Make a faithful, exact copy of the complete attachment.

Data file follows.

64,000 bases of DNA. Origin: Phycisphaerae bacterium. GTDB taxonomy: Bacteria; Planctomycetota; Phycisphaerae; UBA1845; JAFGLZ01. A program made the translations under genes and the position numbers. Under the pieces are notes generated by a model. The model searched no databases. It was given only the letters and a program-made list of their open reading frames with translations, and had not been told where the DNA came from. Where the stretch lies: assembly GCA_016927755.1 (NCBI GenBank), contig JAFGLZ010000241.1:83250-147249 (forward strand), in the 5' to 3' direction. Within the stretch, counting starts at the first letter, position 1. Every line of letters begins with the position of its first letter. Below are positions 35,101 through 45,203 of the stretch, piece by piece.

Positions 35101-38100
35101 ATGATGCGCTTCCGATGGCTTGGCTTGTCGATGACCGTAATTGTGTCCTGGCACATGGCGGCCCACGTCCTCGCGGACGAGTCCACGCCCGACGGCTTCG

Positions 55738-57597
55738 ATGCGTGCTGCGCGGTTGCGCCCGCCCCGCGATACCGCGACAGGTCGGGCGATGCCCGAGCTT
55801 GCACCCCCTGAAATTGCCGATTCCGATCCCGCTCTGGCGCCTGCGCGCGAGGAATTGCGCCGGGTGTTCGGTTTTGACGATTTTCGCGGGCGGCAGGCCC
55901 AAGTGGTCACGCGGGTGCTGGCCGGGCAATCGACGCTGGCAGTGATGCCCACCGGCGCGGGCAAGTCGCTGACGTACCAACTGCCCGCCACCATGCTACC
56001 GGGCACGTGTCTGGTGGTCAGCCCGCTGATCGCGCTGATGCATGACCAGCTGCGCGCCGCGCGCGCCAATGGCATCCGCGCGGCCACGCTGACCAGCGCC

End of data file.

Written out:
64,000 bases of DNA. Origin: Phycisphaerae bacterium. GTDB taxonomy: Bacteria; Planctomycetota; Phycisphaerae; UBA1845; JAFGLZ01. A program made the translations under genes and the position numbers. Under the pieces are notes generated by a model. The model searched no databases. It was given only the letters and a program-made list of their open reading frames with translations, and had not been told where the DNA came from. Where the stretch lies: assembly GCA_016927755.1 (NCBI GenBank), contig JAFGLZ010000241.1:83250-147249 (forward strand), in the 5' to 3' direction. Within the stretch, counting starts at the first letter, position 1. Every line of letters begins with the position of its first letter. Below are positions 35,101 through 45,203 of the stretch, piece by piece.

Positions 35101-38100
35101 ATGATGCGCTTCCGATGGCTTGGCTTGTCGATGACCGTAATTGTGTCCTGGCACATGGCGGCCCACGTCCTCGCGGACGAGTCCACGCCCGACGGCTTCG

Positions 55738-57597
55738 ATGCGTGCTGCGCGGTTGCGCCCGCCCCGCGATACCGCGACAGGTCGGGCGATGCCCGAGCTT
55801 GCACCCCCTGAAATTGCCGATTCCGATCCCGCTCTGGCGCCTGCGCGCGAGGAATTGCGCCGGGTGTTCGGTTTTGACGATTTTCGCGGGCGGCAGGCCC
55901 AAGTGGTCACGCGGGTGCTGGCCGGGCAATCGACGCTGGCAGTGATGCCCACCGGCGCGGGCAAGTCGCTGACGTACCAACTGCCCGCCACCATGCTACC
56001 GGGCACGTGTCTGGTGGTCAGCCCGCTGATCGCGCTGATGCATGACCAGCTGCGCGCCGCGCGCGCCAATGGCATCCGCGCGGCCACGCTGACCAGCGCC